ENGLEWOOD, Colo. -- Before a game had been played this season, Denver Broncos defensive coordinator Jack Del Rio said this year's defense needed to be closer, in deed, to the 2012 edition rather than last season's.
With two regular-season games remaining, that has come to pass. This year the Broncos are currently No. 4 in total defense (309.4 yards allowed per game), No. 16 in scoring defense (21.6 points per game allowed) and tied for sixth in sacks (38).
Last season they were 19th in total defense to go with 22nd in scoring defense and tied for 13th in sacks as compared to No. 2 in total defense, No. 4 in scoring defense and tied for the league lead in sacks in 2012. Sunday's win in San Diego was the seventh time this season the Broncos have held their opponent to 17 or fewer points, including the last three consecutive games.
Last year the Broncos held just three opponents to 17 or fewer points. In 2012 they held eight opponents to 17 or fewer points before the Baltimore Ravens piled on 38 points in Baltimore's double overtime win in the divisional round of the playoffs.
And after a long look at the video from Sundays win, here are some thoughts on the team's defense and special teams:
Last season Malik Jackson was perhaps the team's most efficient player when he played 521 snaps on defense (52.3 percent of the team's total) and still finished second on the team in sacks (six), led the team in tackles for loss (11) as well as hits on the quarterback (15) all while he led the Broncos' defensive linemen in tackles (42). Sunday Jackson was at his efficient best as in 32 snaps on defense Jackson was consistently disruptive. In the first quarter he pushed Chargers guard Chad Rinehart back into quarterback Philip Rivers nearly causing a fumble -- the play was ruled an incomplete pass after a replay review -- then threw Chargers running back Donald Brown for a 5-yard loss in the third quarter just before batting down a Rivers pass on the next play. There are personnel groupings when Jackson is often the only defensive linemen in a three-point stance in the formation. The Broncos have kept his production up despite Jackson playing roughly the same percentage of snaps thus far, given he's at 51.9 percent of the defense's snaps for the season and has been credited with 35 tackles with two regular-season games to play.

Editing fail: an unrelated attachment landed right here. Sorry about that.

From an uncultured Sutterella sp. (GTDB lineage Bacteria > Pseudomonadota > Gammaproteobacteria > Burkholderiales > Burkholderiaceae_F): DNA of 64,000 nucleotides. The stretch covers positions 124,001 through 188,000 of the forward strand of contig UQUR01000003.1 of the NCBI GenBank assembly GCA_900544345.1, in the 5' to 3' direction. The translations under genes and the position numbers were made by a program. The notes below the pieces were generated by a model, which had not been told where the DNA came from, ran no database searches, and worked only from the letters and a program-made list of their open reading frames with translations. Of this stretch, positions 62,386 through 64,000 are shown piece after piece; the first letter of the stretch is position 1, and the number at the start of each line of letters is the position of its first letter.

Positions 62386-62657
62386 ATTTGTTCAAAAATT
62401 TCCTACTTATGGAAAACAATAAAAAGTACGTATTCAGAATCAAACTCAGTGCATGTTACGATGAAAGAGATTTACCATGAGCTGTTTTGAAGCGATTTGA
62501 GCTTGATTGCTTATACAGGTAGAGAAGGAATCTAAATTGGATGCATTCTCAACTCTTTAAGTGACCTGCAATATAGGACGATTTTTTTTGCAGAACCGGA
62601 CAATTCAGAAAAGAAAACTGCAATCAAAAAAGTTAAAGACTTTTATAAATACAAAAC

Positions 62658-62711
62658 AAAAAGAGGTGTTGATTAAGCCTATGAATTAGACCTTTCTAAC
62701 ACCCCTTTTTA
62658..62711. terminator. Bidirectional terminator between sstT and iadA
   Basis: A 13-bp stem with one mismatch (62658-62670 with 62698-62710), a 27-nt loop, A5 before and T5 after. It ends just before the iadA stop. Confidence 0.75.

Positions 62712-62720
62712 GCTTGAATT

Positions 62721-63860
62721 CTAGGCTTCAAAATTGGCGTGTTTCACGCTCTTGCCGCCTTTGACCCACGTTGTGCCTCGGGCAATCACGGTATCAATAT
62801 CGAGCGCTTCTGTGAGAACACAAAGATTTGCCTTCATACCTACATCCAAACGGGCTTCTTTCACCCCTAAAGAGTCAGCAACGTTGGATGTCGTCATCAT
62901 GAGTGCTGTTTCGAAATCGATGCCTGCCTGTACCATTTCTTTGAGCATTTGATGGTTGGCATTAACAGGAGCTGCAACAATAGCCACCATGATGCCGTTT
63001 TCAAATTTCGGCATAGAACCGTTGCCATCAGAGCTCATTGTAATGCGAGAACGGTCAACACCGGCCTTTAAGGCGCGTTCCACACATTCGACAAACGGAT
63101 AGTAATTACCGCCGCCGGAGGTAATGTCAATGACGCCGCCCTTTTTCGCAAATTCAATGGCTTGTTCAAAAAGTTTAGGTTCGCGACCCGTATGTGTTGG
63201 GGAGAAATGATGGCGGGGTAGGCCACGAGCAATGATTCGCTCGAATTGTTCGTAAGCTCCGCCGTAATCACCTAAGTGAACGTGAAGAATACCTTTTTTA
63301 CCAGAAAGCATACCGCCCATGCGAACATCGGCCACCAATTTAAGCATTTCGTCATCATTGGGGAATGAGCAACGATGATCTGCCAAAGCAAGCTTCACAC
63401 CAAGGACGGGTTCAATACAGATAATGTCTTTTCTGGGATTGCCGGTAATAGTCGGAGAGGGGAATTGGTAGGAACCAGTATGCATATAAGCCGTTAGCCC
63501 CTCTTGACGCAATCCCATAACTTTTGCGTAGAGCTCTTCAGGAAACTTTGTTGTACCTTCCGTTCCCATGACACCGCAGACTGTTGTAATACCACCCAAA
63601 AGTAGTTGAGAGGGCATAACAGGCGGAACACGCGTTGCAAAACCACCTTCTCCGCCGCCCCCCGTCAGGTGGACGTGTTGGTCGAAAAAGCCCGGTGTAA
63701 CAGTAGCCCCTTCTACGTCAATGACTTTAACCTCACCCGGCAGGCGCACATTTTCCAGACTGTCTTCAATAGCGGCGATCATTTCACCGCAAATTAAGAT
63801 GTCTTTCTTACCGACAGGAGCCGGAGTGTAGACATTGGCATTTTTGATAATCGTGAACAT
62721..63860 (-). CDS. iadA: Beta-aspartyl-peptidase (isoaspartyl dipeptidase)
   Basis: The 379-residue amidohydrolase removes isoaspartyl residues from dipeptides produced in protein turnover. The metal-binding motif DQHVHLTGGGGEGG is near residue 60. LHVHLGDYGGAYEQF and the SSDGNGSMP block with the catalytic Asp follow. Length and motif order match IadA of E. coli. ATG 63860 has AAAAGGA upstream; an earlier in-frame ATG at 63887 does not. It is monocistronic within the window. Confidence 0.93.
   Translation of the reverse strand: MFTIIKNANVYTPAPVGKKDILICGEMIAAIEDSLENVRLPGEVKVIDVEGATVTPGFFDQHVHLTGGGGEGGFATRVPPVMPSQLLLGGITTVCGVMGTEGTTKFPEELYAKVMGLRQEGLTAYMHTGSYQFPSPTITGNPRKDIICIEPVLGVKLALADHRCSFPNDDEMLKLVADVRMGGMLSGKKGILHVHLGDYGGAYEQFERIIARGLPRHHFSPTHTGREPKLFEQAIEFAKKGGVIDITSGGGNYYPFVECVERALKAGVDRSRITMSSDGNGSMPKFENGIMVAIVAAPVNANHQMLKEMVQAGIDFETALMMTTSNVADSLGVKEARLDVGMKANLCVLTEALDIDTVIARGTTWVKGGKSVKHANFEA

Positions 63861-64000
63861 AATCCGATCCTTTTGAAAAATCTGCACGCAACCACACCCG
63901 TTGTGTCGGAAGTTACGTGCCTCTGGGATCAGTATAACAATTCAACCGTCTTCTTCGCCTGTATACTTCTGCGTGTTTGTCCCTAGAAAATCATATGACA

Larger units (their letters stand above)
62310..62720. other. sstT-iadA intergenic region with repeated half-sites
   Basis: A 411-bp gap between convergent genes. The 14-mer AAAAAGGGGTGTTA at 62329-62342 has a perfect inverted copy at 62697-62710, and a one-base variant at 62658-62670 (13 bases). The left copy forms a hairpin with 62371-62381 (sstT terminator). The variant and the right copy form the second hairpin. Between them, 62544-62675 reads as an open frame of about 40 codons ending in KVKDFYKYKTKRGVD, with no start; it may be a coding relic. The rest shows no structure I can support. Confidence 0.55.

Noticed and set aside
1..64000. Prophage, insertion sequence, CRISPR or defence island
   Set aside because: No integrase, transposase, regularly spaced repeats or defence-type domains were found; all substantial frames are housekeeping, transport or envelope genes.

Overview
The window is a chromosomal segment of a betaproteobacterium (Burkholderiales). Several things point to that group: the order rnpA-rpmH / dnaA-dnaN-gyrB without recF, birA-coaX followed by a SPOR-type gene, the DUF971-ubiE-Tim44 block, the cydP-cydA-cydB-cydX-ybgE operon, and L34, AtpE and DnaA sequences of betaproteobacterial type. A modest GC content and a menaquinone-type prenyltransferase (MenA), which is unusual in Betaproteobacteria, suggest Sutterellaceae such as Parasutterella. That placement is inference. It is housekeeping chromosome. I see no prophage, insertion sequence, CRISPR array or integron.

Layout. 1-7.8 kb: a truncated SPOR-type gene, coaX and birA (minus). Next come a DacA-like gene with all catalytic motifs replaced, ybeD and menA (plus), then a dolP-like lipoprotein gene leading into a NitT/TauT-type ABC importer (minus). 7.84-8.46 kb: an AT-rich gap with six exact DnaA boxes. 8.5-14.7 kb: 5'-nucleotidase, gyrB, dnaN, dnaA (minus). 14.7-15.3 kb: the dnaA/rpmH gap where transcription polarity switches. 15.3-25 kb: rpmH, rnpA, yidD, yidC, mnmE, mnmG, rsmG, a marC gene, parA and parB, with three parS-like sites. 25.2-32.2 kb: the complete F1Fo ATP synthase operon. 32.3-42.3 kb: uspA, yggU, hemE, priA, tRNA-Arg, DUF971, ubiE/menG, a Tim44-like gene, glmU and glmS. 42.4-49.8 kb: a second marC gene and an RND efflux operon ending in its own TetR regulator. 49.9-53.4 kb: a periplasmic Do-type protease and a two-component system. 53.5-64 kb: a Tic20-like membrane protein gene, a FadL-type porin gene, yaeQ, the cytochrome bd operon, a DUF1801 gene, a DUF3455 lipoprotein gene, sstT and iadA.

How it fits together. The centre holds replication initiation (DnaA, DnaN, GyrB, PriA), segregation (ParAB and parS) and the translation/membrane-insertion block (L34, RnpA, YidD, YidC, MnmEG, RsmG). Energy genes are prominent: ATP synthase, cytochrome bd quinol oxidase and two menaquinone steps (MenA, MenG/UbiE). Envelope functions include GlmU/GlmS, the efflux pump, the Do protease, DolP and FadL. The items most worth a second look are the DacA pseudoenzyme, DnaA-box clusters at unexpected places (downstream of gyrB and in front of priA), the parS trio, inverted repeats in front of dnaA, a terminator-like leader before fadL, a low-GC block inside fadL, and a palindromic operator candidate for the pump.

The Broncos are an aggressive lot on defense so it's no surprise a coach who knows them well -- Chargers head coach Mike McCoy -- would try to take advantage of it. The Chargers had some success floating a running back into the pass pattern after the Broncos has begun to rush Rivers in earnest. Donald Brown got free in the first quarter for a 16-yard catch-and-run looping behind the Broncos rushers as they went upfield and in the third quarter. Branden Oliver, after initially blocking linebacker Lerentee McCray, looped in behind the rushers again for a 17-yard gain. Later in the quarter, however, defensive tackle Terrance Knighton recognized another attempt and stayed with Brown in the middle of the field to force an incompletion by Rivers. Defensive end Derek Wolfe also saw it coming in the second half and stayed with Brown to force an incompletion.
The Broncos may have to re-think things at punt returner or consider a more liberal use of the fair catch. Both Wes Welker and Emmanuel Sanders, regulars in the Broncos' three-wide receiver look on offense, took big hits in the return game in Sunday's game. After Welker, who has had multiple concussions over the last two seasons, took a huge hit in traffic in the first quarter, Sanders lined up as the punt returner for the remainder of the day, where he too took a big hit on his 11-yard return in the second quarter. Given Sanders is currently sixth in the league in receiving yards (1,261 yards), he may not be the best alternative in a high-impact job either.
Brandon McManus has given the Broncos exactly what they wanted when they re-signed him off the practice squad just before the team's win over the Buffalo Bills. After surrendering far too much field position against the Kansas City Chiefs after McManus' release in the week leading up to that game, McManus forced four touchbacks in five kickoffs against the Bills at altitude. He then forced five touchbacks in seven kickoffs in San Diego and the Chargers started their drives following those kickoffs five times on the 20-yards line to go with the 24-yard line and the 18-yard line. And on those seven drives following kickoffs, having to go the long way, the Chargers scored one touchdown to go with a missed field goal, three punts and two interceptions.